Review: Yoga Retreat at Susanne Kaufmann’s Hotel Post Bezau

©Collage / Franziska Steinle

Yoga was the focus of Julia’s short break at the Hotel Post Bezau. Here she tells all about a five-day retreat that brought her more in tune with her own body

Let’s start with one thing: When I decided to go on a short break at Hotel Post Bezau to take part in a five-day yoga retreat led by Kathleen Kloss, I had a completely different idea in mind. What awaited me in the end were an incredible number of unfamiliar and new sensations, all at once. 90 minutes of kundalini yoga twice a day and a little bit of yin yoga shook up my mind and opened up some new perspectives and a completely different approach to by body. “Yoga is not about self-improvement, it’s about self-acceptance”: a quote by Gurmukh and also the recurring theme of this much yearned-for break.

The Hotel Post Bezau is a very special place with an emphasis on a holistic approach. It’s been family-run since 1850 and was taken over by Susanne Kaufmann in the third generation in 1994.

The view out of my hotel room window is of the mountains and trees in Bregenz. Heavenly. The Wi-Fi is turned off from midnight until six in the morning to reduce the radiation. I don’t think I’ve ever slept so deeply and soundly as I did here. You can dart off to the sauna after each training session to relax your muscles and boost your detoxification through some sweating. My favorite was the garden sauna. There are massages and facial treatments available at the spa, as are “wonder teas” to promote a balanced base or relaxation. The half board concept allows for clean eating, even if you’re not all that hungry. My need for coffee basically disappeared as soon as I entered the building.

The work on the mat is exhausting – mentally and physically – but worth every minute. The set-up around us is so pleasant that the holistic approach can take hold and you can completely give over to this little journey into unfamiliar, inner territories. But despite the break, I feel a headache coming on that gets stronger and stronger over two days. My “ah-ha experience” is drawing near: I circle my outstretched arms in small movements for eleven minutes in a cross-legged position. Next, I stretch them straight upwards, alternating to the left and the right. My breath is loud. Then my circulation weakens a little; I break out in a sweat. Everything clicks and the block is released. The headache is gone. It was at that moment that I realized the power behind this energy work, what the body is capable of and what “self-healing” feels like.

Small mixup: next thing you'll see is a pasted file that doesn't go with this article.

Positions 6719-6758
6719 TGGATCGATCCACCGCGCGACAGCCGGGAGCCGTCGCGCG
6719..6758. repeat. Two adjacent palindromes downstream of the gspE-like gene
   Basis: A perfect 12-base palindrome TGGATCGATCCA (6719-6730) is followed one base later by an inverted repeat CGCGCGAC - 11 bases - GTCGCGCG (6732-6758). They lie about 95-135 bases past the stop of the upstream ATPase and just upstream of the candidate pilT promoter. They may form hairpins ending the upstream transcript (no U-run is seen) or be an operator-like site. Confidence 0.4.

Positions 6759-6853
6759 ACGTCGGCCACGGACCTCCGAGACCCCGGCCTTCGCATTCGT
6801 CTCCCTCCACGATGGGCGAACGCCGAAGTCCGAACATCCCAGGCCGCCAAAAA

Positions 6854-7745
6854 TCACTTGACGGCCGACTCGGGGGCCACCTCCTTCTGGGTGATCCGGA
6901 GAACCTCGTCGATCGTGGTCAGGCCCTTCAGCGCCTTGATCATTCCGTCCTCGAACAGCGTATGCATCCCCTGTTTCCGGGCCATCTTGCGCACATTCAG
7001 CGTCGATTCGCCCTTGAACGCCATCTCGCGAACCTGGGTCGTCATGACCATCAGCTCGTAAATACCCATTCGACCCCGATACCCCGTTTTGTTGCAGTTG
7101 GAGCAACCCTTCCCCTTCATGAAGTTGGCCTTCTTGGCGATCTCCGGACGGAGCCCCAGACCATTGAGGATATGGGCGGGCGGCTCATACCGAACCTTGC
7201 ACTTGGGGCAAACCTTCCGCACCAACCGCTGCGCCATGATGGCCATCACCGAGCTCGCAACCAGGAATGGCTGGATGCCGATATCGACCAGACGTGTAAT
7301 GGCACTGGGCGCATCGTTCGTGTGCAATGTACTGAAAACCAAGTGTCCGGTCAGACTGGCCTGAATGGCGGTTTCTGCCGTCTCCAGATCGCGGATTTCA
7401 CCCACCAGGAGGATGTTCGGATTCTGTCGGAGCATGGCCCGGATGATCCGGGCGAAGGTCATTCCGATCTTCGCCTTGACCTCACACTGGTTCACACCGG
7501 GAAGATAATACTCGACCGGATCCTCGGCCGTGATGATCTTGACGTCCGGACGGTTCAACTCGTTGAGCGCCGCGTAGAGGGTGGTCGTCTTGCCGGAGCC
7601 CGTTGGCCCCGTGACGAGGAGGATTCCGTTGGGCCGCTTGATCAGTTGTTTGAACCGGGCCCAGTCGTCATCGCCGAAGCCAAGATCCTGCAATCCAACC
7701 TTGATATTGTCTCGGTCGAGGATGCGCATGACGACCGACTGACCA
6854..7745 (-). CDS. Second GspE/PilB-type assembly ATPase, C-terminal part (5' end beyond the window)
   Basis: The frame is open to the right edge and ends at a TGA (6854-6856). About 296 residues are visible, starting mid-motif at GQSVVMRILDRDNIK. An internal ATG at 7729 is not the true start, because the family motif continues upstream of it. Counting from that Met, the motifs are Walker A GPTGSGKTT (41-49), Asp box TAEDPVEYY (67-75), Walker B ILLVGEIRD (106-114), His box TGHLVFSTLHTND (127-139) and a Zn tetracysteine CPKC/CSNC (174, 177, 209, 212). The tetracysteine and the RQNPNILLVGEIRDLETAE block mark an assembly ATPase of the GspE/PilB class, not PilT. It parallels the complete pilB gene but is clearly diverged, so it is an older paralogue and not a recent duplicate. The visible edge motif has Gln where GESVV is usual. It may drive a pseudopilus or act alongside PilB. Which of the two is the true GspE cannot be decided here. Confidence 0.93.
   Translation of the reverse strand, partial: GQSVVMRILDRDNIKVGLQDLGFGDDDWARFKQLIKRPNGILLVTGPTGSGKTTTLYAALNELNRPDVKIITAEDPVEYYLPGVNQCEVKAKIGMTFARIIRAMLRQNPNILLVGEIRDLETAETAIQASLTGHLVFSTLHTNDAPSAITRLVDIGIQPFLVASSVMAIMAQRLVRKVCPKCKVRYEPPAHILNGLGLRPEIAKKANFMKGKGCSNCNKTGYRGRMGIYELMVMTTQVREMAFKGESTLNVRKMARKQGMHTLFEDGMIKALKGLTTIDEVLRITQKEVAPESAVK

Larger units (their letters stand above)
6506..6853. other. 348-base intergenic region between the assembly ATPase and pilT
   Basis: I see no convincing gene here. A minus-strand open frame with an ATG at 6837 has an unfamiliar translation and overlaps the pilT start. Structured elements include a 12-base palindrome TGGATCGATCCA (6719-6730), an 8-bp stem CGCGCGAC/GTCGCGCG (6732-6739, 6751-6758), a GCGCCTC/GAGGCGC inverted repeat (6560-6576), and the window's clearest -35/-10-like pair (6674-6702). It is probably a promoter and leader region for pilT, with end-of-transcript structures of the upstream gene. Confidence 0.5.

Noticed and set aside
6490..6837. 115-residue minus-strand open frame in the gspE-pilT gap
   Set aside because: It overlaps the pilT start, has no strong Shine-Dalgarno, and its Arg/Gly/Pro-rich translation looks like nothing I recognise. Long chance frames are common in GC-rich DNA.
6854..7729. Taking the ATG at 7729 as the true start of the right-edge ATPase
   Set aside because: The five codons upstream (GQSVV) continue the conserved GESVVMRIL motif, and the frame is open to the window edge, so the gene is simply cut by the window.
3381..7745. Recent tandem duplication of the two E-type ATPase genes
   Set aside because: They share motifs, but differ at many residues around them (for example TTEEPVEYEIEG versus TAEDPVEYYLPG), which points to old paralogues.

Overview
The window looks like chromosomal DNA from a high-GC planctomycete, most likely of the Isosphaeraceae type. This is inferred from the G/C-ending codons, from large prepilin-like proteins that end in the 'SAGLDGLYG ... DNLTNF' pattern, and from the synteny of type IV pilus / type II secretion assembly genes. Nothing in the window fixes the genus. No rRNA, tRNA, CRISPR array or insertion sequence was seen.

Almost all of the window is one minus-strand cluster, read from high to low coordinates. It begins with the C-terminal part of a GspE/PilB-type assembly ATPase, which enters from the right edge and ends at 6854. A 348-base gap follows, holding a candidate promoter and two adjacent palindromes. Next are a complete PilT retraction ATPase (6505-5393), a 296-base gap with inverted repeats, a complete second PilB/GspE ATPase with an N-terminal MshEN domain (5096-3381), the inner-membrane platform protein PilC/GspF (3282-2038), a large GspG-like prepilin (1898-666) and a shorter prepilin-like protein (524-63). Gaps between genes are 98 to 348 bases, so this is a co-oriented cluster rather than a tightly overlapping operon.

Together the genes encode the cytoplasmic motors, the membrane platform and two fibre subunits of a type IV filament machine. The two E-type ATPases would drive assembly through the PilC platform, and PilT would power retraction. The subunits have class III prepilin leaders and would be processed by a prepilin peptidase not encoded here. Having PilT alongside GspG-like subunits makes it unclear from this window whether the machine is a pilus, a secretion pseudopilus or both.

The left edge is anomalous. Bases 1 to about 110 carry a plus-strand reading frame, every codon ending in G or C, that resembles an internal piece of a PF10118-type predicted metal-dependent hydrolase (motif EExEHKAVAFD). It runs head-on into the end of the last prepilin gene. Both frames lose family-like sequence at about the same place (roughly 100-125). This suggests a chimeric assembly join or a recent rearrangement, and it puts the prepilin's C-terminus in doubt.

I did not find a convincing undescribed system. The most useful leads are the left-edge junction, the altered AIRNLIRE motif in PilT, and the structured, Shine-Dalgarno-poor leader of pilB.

The tools for this are hidden in the teachings of this yoga practice. The individual kriyas that Kathleen did with us often followed a theme. Sometimes the focus was on “immunity” or our nervous system, sometimes “transition” or “change.” We were to overcome the limitations of our own bodies; I believe I only got through about 90% of the movements in the entire time: From a squat to a standing position, 52 times without the help of your arms; expanding the torso smoothly with spread legs and a bent upper body; alternating with stepping your leg back without seeing what awaits you there (for the music: Dirty Dancing … you have to hand it to Kathleen, she has a sense of humor). The third eye (looking inwards, i.e., close your eyes) and the breath of fire (quick, short, loud bursts of cleansing breath) played a major role. Poses were targeted at cleansing organs like the liver and kidneys and the hips (the root chakra) were freed of their burden. The knowledge we were given about the depths of kundalini yoga came together like a little puzzle. It aroused my curiosity, and I would like to read more about the topic. On the other hand, it remains such a felt experience rather than a scholarly one, and I would like to let sink in first.

The lines I’ve written here are not really enough to describe this particular form of bodywork. I might even dare to go as far as to say this: If you haven’t experienced it yourself and have not taken yourself to this place of change and awareness, you can’t understand what it’s like. I learned more in these five days than I have in the last three years of my current job. I can only recommend this journey into the unknown to everyone.

If you’re interested in taking part in a yoga retreat with Kathleen Kloss at Hotel Post Bezau (, you’ll find all the upcoming dates hereFurther information and impressions of the hotel can be found on Instagram (@hotelpostbezau) here and on Susanne Kaufmann’s account (@susannekaufmann_) here.

Julia co-founded one of the first fashion blogs in Germany in 2007 and became a freelance consultant for digital strategies after publishing her first book in 2010. After an eventful four years with Condé Nast working mainly in the digital department of Vogue Germany, she decided to launch her own online magazine with her dream partner, Veronika Heilbrunner. She is based in Berlin and loves to read books.

Updates about her next professional steps can be found at